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Year : 2020  |  Volume : 9  |  Issue : 1  |  Page : 59-61

Role of Cresp® in the management of chemotherapy-induced anemia in cancer patients: A real-world clinical practice audit

1 Department of Medical Oncology, Sum Hospital, Bhubaneswar, Odisha, India
2 Department of Medical Oncology, RCC, Patna, Bihar, India
3 Department of Medical Oncology, Yashoda Hospital, Secunderabad, Telangana, India
4 Department of Medical Oncology, Asian Cancer Institute, Mumbai, Maharashtra, India
5 Department of Medical Oncology, Kerala Institute of Medical Sciences, Trivandrum, Kerala, India
6 Department of Medical Oncology, Apollo Specialty Hospital, Chennai, Tamil Nadu, India
7 Department of Medical Oncology, Mohandai Oswal Hospital, Ludhiana, Punjab, India
8 Department of Medical Oncology, BLK Superspeciality Hospital, Delhi, NCR, India
9 Department of Medical Oncology, Naik Hospital, Baroda, Gujarat, India
10 Department of Medical Oncology, Mumbai Oncocare Center, Mumbai, Maharashtra, India
11 Department of Medical Oncology, Apollo Hospital, Kolkata, West Bengal, India
12 Department of Pain and Palliative Care, Saroj Gupta Cancer Hospital, Kolkata, West Bengal, India
13 Department of Medical Oncology, Batra Cancer Center, Delhi, NCR, India
14 Department of Medical Oncology, Fortis Hospital, Mumbai, Maharashtra, India
15 Department of Medical Oncology, Omega Hospital, Hyderabad, Telangana, India
16 Department of Medical Oncology, Deenanath Mangeshkar Hospital, Pune, Maharashtra, India
17 Department of Medical Oncology, Shalby Cancer and Research Institute, Ahmedabad, Gujarat, India

Date of Web Publication26-Dec-2019

Correspondence Address:
Prof. Purvish M Parikh
Department of Medical Oncology, Shalby Cancer and Research Institute, Ahmedabad, Gujarat
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Source of Support: None, Conflict of Interest: None

DOI: 10.4103/sajc.sajc_246_19

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Introduction: Anemia is a common, underestimated problem in cancer patients receiving myelosuppressive chemotherapy and has significant adverse effect on the quality of life and outcome. Darbepoetin has been shown to be effective in this setting, but controversy surrounds it actual use. Methods: We analyzed prospectively collected clinical practice data of patients receiving darbepoetin in a real-world setting for this retrospective audit. Patients with baseline hemoglobin (Hb) of <11 g/dl were included in this analysis. Their medical records were audited using a predetermined 35-point pro forma. Results: There were a total of 274 patients with advanced cancer receiving myelosuppressive chemotherapy who had baseline Hb <11 g/dl and who were given darbepoetin. Head-and-neck squamous cell carcinoma, lung cancer, and breast cancer were the most common cancers. Their median baseline Hb was 8.9 g/dl which rose to 11.2 g/dl at the end of commenced therapy, along with improved symptomatology. There were no new toxicities, and only two patients required discontinuation of darbepoetin due to toxicity. Conclusion: Darbepoetin is safe and effective in the prevention and management of anemia among patients receiving myelosuppressive chemotherapy.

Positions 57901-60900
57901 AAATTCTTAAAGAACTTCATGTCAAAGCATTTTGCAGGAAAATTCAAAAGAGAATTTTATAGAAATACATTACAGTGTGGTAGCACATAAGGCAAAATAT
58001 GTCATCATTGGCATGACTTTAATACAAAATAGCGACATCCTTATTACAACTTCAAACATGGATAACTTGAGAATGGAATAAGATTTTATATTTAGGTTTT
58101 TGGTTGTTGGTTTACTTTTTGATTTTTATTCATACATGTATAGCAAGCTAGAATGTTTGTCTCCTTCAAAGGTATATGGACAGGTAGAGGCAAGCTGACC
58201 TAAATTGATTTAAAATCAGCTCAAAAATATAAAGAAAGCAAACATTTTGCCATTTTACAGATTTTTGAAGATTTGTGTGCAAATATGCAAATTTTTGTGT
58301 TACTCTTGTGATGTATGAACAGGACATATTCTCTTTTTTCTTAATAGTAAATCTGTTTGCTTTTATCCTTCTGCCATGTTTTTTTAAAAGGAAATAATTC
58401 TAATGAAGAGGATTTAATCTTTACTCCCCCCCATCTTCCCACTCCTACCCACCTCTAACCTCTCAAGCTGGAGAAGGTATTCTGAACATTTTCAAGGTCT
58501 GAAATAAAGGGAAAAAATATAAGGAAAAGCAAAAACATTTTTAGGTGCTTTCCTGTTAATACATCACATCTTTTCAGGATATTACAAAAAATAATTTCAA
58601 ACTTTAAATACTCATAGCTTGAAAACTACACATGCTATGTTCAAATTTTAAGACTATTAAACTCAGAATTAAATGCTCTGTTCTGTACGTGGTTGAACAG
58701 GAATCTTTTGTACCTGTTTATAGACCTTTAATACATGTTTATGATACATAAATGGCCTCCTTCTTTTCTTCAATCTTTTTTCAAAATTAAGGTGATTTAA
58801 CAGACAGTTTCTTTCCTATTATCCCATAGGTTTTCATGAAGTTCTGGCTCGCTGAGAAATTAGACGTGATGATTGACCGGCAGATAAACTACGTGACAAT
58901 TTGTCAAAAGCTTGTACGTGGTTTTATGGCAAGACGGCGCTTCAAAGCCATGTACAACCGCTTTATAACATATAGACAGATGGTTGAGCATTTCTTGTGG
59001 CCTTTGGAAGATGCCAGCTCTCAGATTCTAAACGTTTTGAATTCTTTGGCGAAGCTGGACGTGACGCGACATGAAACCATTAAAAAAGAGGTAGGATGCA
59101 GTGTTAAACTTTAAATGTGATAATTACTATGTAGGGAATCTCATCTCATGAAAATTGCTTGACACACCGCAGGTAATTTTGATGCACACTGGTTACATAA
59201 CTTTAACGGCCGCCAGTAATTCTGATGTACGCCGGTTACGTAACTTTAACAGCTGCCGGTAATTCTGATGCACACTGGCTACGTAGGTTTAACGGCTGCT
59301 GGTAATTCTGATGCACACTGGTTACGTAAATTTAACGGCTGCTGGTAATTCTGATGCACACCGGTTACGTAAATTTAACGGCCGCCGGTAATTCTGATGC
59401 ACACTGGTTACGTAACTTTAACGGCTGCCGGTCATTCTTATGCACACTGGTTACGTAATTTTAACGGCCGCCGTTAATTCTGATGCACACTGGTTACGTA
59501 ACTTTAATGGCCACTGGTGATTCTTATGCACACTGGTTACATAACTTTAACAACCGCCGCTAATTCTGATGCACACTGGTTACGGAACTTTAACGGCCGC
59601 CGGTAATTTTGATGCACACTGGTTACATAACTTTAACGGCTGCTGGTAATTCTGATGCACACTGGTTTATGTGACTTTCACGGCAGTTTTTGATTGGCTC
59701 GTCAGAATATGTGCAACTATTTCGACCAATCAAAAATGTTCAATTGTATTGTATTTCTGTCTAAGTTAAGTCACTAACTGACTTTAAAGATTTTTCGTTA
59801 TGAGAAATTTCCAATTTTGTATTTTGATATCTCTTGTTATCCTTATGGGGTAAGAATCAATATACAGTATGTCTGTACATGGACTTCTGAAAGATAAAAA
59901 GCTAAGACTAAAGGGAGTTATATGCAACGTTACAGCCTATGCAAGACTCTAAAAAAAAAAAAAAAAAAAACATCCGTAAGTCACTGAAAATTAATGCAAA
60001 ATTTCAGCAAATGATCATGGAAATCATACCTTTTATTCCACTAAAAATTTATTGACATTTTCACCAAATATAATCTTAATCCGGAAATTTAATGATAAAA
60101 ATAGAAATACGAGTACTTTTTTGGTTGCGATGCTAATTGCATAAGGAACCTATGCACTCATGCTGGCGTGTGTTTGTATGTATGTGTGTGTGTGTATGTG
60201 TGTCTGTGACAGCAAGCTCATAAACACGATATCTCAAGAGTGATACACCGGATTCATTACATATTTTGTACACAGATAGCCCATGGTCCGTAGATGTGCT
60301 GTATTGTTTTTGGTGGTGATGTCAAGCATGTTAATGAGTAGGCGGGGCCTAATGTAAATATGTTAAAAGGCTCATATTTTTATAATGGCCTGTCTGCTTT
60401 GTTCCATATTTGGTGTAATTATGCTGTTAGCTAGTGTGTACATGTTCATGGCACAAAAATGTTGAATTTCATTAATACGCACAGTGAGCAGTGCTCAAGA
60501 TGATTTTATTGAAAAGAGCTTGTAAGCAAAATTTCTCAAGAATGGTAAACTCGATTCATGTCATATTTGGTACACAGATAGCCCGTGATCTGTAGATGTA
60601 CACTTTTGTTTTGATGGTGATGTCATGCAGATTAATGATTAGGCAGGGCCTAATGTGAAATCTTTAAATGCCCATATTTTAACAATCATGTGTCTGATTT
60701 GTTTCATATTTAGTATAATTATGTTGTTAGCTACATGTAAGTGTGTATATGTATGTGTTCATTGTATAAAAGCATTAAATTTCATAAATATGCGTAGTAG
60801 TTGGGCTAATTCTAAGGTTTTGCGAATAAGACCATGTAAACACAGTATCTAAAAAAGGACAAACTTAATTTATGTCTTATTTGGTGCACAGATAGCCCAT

Keywords: Hemoglobin, India, prophylaxis, quality of life, supportive care

How to cite this article:
Biswas G, Pandey A, Ghadyalpatil N, Lokeshwar N, Thomas B, Ramesh A, Arora Y, Dodagoudar C, Naik V, Joshi A, Ghosh I, Roy R, Kunjahari M, Singh T, Satya PD, Hingmire S, Parikh PM. Role of Cresp® in the management of chemotherapy-induced anemia in cancer patients: A real-world clinical practice audit. South Asian J Cancer 2020;9:59-61

How to cite this URL:
Biswas G, Pandey A, Ghadyalpatil N, Lokeshwar N, Thomas B, Ramesh A, Arora Y, Dodagoudar C, Naik V, Joshi A, Ghosh I, Roy R, Kunjahari M, Singh T, Satya PD, Hingmire S, Parikh PM. Role of Cresp® in the management of chemotherapy-induced anemia in cancer patients: A real-world clinical practice audit. South Asian J Cancer [serial online] 2020 [cited 2020 Sep 23];9:59-61. Available from:

  Introduction Top

The European Cancer Anaemia Survey study involving 24 countries reported that 83% of cancer patients receiving chemotherapy develop anemia during their course of illness.[1],[2] Such patients with anemia also have fatigue, weakness, breathlessness, poor performance status, and worse quality of life (QoL).[3],[4] Anemia in cancer patients has also been associated with higher mortality and poorer prognosis.[5] One important factor is due to underreporting of chemotherapy-induced anemia (CIA) – with more than half of them not receiving anemia directed therapy during treatment of their cancer.

Alkylating agents and platinum-based chemotherapy have double the risk of anemia.[1],[6] Low baseline hemoglobin (Hb)(≤12.9 g/dL in females and ≤13.4 dL in males) and concurrent treatment with chemotherapy/radiation therapy are also risk factors of CIA.[1] Patients with lung cancer or gynecologic cancer also have higher risk for anemia, being 39% for single-modality treatment (either chemotherapy or radiation therapy) and 50% for concomitant chemoradiotherapy (50%).[3]

Among cancer patients receiving chemotherapy and developing anemia (Hb ≤11 g/dL), 63% are shown to document moderate-to-severe fatigue.[7] Other features commonly seen in CIA, such as insomnia, anorexia, depression peripheral edema, sustained tachycardia, chest pain, and exertional dyspnea, also impair QoL substantially.[7],[8],[9] Fortunately, these symptoms have been shown to improve along with rise in Hb levels.[10]

While the treatment options for CIA include erythropoiesis-stimulating agents (ESAs), iron supplementation, or transfusion, our focus in this study is to document the use of darbepoetin biosimilar (Cresp®) in a real-world clinical practice setting.[11],[12],[13],[14]

  Methods Top

This is an audit of prospectively documented data of patients with advanced cancer receiving chemotherapy and whose baseline Hb was <11 g/dl. Those who also received darbepoetin in a real-world setting (2.25 μg/kg/week given three weekly) were included in this analysis.[15],[16] Their medical records were scrutinized till the end of chemotherapy and 35 parameters were analyzed. Status of cancer [Table 1] at baseline and last follow-up (FU), adherence to chemotherapy and Cresp scheduling, predetermined clinical features, Hb level, and requirement of red blood cell (RBC) transfusions [Table 2], as well as toxicities [Table 3], were the focus of this evaluation.